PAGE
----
Retrieving MAPI Properties
Last modified: January 16, 2009
Applies to: Office 2010 | Outlook 2010 | Visual Studio
When a client or service provider retrieves a property from an object, the object makes available the property's value, type, and identifier.
Clients and service providers can retrieve an object's properties by calling one of the following:
The GetProps method is used to retrieve one or more properties that do not need a specialized or alternate interface for access. This implies that the properties available with GetProps are small, such as integers and Boolean values.
To retrieve multiple properties
Allocate an SPropTagArray structure large enough to hold the number of properties to be retrieved.
Set the cValues member of the SPropTagArray structure to the number of properties to be retrieved and set each aulPropTag member to the identifier and type, if possible, of one of the target properties. If the type is unknown, set it to PT_UNSPECIFIED. If both the type and the identifier are unknown, locate this information by calling IMAPIProp::GetPropList. GetPropList returns a property tag array with all of the object's supported properties. If only a property name is available, call IMAPIProp::GetIDsFromNames to access the associated identifier.
Call IMAPIProp::GetProps to open the property or properties.
The OpenProperty method is used to open larger properties that require an alternate interface such as IStream or IMAPITable for access. OpenProperty is typically used to open large character string, binary, and object properties and can only open one property at a time. Callers pass in the identifier of the additional interface that is required as one of the input parameters.
Some of the common uses of OpenProperty include opening PR_BODY (PidTagBody), the property that holds the body of a text-based message, PR_ATTACH_DATA_OBJ (PidTagAttachDataObject), the property that holds an OLE object or message attachment, and PR_CONTAINER_CONTENTS (PidTagContainerContents), the property that holds a folder or address book container contents table.
Depending on the property, a different interface is requested from OpenProperty. IStream, an interface that allows property data to be read and written as a stream of bytes, is typically used to access PR_BODY. Either IMessage or IStream can be used to access PR_ATTACH_DATA_OBJ. Embedded message attachments that are standard messages use IMessage whereas messages in the TNEF format use IStream. Because PR_CONTAINER_CONTENTS is a table object, it is accessed with IMAPITable.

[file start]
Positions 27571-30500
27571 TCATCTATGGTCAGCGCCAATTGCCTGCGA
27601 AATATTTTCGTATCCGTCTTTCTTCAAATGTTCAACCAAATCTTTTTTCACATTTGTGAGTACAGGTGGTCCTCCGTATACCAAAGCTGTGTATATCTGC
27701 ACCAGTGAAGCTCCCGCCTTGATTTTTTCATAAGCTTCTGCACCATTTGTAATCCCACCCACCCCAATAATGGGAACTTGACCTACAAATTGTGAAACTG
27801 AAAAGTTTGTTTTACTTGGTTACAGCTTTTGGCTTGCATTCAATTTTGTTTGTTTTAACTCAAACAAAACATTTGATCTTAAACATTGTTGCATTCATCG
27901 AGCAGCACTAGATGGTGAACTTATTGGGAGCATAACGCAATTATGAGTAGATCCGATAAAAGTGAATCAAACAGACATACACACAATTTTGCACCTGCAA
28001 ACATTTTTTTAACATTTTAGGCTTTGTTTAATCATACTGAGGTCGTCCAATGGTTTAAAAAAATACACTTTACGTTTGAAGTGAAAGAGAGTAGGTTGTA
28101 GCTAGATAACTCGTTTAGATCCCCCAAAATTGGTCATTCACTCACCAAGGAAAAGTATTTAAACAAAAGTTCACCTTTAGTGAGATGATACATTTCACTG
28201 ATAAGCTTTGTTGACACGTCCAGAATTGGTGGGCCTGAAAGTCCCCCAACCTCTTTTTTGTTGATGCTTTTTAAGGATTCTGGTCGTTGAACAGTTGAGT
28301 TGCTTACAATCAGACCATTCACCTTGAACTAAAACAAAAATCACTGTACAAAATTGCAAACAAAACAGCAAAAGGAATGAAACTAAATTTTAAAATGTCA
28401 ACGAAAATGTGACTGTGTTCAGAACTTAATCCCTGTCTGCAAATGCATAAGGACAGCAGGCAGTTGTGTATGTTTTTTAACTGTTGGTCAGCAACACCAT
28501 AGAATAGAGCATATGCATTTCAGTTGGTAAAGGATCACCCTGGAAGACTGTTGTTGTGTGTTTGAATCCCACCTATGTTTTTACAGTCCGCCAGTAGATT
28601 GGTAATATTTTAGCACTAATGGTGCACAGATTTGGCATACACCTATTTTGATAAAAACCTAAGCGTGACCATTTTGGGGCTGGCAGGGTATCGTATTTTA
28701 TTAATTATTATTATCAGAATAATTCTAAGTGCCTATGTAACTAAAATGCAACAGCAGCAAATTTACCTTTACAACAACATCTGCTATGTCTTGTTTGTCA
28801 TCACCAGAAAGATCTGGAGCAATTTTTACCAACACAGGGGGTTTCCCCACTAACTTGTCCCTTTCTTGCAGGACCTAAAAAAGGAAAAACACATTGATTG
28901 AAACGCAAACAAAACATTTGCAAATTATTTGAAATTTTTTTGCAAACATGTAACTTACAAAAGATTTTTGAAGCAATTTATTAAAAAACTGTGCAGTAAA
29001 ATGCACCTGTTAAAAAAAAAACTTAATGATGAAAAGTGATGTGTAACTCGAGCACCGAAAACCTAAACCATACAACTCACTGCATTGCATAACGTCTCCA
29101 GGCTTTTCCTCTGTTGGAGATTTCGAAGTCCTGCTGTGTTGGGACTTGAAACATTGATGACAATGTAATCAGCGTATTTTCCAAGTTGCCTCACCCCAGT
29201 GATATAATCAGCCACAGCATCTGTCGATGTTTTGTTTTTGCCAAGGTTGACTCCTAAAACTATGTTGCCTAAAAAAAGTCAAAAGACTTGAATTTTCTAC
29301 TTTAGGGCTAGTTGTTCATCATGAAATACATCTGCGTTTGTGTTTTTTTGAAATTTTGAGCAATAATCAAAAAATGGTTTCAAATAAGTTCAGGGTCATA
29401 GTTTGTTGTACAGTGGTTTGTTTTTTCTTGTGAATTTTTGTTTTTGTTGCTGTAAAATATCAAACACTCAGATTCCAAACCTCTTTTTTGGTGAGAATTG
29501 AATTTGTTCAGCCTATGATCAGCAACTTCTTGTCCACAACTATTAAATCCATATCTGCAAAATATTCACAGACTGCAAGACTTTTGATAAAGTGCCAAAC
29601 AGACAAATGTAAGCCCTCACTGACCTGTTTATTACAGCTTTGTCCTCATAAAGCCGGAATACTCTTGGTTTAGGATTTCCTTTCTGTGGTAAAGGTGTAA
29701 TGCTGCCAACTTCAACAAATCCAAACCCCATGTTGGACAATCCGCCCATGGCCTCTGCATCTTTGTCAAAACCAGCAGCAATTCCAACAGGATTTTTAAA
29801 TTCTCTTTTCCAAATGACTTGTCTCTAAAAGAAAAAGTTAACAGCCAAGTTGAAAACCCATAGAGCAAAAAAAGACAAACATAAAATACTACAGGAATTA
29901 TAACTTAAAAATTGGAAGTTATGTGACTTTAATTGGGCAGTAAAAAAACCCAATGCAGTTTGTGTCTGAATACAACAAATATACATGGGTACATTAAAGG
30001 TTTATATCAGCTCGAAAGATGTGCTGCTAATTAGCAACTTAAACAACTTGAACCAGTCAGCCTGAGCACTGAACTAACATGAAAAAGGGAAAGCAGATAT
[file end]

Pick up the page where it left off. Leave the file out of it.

To retrieve an attachment's PR_ATTACH_DATA_BIN property
Call the OpenStreamOnFile function to open a stream for the file.
Allocate a STATSTG structure and pass it in a call to the file stream's IStream::Stat method to determine its size. Another way to determine stream size is to call IStream::Seek with the flag STREAM_SEEK_END.
Call the stream's IStream::CopyTo method to copy the data from the file's stream into the attachment stream.
When the copy operation is finished, release both streams by calling their IUnknown::Release methods.
When IStream is used for property access, some service providers automatically send the size of the property back with the stream. Calling OpenProperty with the MAPI_DEFERRED_ERRORS flag can delay the opening of the property and the return of the stream size. If IStream::Stat is called to retrieve this size after OpenProperty with the MAPI_DEFERRED_ERRORS flag set, performance will be impacted because this sequence of calls forces an extra remote procedure call. To avoid the performance hit, clients can call any MAPI method between the calls to OpenProperty and to Stat.
The HrGetOneProp function, like OpenProperty, opens one property at a time. HrGetOneProp should only be used when the target object exists on the local machine. When the target object is not locally available, using HrGetOneProp repeatedly can result in multiple remote procedure calls and a performance degradation.
Callers that need several properties can either call HrGetOneProp or OpenProperty in a loop or make one call to GetProps. Calling GetProps once is more efficient.
Secure properties are not automatically available with other properties in a GetProps, HrGetOneProp, or GetPropList call. Secure properties must be explicitly requested using their property identifiers.